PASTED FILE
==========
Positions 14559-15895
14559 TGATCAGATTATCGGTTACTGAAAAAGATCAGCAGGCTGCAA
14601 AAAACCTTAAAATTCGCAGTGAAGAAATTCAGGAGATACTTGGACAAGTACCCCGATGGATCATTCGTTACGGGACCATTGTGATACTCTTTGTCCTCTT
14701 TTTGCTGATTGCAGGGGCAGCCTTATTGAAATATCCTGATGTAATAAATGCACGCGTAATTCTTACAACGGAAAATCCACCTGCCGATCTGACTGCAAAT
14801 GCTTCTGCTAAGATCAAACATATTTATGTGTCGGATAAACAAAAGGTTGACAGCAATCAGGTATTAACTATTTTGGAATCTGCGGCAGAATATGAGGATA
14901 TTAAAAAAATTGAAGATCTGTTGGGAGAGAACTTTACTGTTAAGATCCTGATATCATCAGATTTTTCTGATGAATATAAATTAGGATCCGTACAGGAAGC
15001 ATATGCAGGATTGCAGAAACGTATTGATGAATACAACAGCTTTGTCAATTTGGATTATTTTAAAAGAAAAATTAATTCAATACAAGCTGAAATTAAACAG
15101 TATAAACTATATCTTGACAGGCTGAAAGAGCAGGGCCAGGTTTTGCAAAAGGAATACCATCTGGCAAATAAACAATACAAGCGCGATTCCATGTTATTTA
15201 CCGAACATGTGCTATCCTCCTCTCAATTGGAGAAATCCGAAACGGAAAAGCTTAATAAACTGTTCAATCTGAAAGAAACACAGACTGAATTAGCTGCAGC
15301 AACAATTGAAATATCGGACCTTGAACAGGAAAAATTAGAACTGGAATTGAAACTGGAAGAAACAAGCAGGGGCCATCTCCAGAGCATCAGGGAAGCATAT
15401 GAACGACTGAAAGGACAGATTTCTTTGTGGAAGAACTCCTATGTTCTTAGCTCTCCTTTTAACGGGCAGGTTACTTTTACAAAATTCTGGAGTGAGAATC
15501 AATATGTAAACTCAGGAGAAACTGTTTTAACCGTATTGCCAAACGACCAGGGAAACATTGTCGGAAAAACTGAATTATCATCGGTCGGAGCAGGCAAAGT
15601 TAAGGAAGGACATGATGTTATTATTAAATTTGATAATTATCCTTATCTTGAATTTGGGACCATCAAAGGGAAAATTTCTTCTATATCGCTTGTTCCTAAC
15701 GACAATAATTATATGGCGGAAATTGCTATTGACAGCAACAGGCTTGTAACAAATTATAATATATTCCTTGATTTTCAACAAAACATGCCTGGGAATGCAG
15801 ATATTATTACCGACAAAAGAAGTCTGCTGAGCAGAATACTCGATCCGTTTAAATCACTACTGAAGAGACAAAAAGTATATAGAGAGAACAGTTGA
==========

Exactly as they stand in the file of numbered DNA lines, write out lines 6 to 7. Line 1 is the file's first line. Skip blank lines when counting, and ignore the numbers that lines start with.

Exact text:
14901 TTAAAAAAATTGAAGATCTGTTGGGAGAGAACTTTACTGTTAAGATCCTGATATCATCAGATTTTTCTGATGAATATAAATTAGGATCCGTACAGGAAGC
15001 ATATGCAGGATTGCAGAAACGTATTGATGAATACAACAGCTTTGTCAATTTGGATTATTTTAAAAGAAAAATTAATTCAATACAAGCTGAAATTAAACAG